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  • Introduction

  • Front

  • Interior

  • Back

  • Sides

  • Ease of Access

  • Controls

  • Water Dispenser

  • Ice Maker

  • Cleaning

  • Noise

  • Other Features

  • Conclusion

Introduction

Front

Externally, the LFX31935 is almost identical to the LFX31925 we just tested last month.

This fridge is a large, imposing appliance that looks very elegant.

The 's horizontal-grain stainless does a poor job deflecting fingerprints, a fact that the cleaning staff in the LG booth did a good job hiding.

Fingerprints just won't give up the fight against stainless steel.

All controls are on the fridge's exterior, built in to the ice maker. Temperature readings glow only when you're changing their setting, which means your kitchen will be almost free from unsightly bright LEDs. The only difference between the control panels on the LFX31935 and LFX31925 is an addition of the Blast Chiller button. Press it once for one can, twice for two cans or one bottle. Hold it for three seconds to end the chilling process if you find yourself unable to wait five minutes for a cold beer.

We found this particular control to be a little touchy -- it doesn't give you very long to press the button a second time before the Blast Chiller starts working its magic.

While touch screen controls have proven finicky in the past, this one is quite responsive.

Handles are slightly curved, and the freezer drawer's handle angles upwards to make it easier to open.

The smooth, tapered handles also have to deal with fingerprints.

LG says their water and ice dispenser is angled to allow for filling up large vessels. If it's anything like the other LG refrigerators we've tested, you'll need to remember that when you're getting a simple glass of water, though, as it might spray a bit.

It looks almost futuristic, but the dispenser is actually quite easy to use.

The cavity allows you to rest your glass when getting ice, but you'll have to hold it when getting a drink of water.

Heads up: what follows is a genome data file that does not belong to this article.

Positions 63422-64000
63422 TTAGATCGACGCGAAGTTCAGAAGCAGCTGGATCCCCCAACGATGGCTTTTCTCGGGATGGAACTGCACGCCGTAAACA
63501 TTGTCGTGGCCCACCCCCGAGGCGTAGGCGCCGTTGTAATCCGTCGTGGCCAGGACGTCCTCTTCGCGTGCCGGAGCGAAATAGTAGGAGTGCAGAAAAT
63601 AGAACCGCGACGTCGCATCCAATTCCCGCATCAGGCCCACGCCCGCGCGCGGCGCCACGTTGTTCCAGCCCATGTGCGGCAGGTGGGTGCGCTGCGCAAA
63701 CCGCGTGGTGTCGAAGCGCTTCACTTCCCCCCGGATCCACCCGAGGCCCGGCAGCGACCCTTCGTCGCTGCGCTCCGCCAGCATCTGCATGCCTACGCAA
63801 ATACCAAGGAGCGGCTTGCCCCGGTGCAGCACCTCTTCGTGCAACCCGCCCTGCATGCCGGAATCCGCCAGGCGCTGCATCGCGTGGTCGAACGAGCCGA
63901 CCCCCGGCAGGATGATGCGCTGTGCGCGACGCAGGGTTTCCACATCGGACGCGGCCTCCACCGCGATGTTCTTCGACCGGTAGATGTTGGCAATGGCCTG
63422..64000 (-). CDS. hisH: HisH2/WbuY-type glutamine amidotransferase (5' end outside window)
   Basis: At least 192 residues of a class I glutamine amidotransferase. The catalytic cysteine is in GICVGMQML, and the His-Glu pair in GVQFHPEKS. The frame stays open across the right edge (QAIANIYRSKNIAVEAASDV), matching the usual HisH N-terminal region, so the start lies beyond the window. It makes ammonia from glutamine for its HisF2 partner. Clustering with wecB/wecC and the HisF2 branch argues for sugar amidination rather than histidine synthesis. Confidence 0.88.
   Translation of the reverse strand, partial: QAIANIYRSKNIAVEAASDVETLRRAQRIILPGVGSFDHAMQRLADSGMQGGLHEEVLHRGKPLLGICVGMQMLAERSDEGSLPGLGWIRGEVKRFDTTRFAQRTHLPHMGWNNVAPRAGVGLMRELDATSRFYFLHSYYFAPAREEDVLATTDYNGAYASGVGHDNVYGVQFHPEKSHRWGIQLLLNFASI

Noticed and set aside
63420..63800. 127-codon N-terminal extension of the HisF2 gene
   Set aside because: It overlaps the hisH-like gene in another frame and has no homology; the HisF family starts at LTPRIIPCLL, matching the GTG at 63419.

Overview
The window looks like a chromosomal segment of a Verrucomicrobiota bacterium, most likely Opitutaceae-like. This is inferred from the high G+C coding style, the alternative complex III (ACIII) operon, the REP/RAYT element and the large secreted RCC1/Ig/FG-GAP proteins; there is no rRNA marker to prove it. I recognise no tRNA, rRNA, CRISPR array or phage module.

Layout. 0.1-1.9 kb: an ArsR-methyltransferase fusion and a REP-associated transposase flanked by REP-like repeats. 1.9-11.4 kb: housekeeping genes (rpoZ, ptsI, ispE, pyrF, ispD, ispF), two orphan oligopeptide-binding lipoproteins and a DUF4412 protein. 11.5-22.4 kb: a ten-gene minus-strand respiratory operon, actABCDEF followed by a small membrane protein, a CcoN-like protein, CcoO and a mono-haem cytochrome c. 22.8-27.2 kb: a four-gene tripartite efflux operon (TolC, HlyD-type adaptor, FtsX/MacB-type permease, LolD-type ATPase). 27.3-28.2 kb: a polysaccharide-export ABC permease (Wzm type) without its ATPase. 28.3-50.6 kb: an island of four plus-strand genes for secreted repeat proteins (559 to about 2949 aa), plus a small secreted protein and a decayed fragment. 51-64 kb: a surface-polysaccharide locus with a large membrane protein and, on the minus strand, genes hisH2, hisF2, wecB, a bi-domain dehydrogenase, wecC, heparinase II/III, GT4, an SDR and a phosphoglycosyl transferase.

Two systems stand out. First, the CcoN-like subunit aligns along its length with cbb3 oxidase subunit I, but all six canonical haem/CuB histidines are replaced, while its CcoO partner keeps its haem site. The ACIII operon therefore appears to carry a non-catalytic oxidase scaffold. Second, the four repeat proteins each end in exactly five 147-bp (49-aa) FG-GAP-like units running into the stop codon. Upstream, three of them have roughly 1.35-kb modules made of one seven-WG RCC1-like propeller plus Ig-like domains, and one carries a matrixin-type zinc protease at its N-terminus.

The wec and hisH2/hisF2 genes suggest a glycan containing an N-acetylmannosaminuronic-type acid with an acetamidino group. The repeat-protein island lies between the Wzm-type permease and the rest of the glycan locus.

Interior

Inside, the is almost identical to the LFX31925, with lightweight adjustable glass shelves. The main difference is that Blast Chiller, a special compartment for rapidly cooling beverages. We haven't had the chance to measure the true usable interior space, but we'll be sure to as soon as we can get one in the lab.

Blue LED lighting gives the spacious interior a cool, appetizing glow.

Lots of shelves and drawers offer versatile storage.

The Glide 'N Serve offers a temperature control drawer with minimal customization.

The crowning feature of this product is very easy to use and doesn't take up much room.

The slightly recessed water filter is quite easy to access.

The Slim Space Plus ice system takes up as little room as possible.

The door bins here are quite large, holding up to two gallons and four water bottles each.

The freezer drawer rolls out to reveal three trays where food can be stored. No wire baskets here -- your frozen dinners are treated to full-on plastic baskets.

The three sliding compartments create a rather spacious freezer drawer.

There's even a small storage compartment on the interior of the door.

The ice maker is built into the left fridge door, which means it doesn't take up room in the smaller freezer drawer.

The ice maker takes up very little space, but can still hold an impressive amount of ice.

Back

The was up against a wall, but we imagine the back looks somewhat like the rear of other LG fridges we've tested.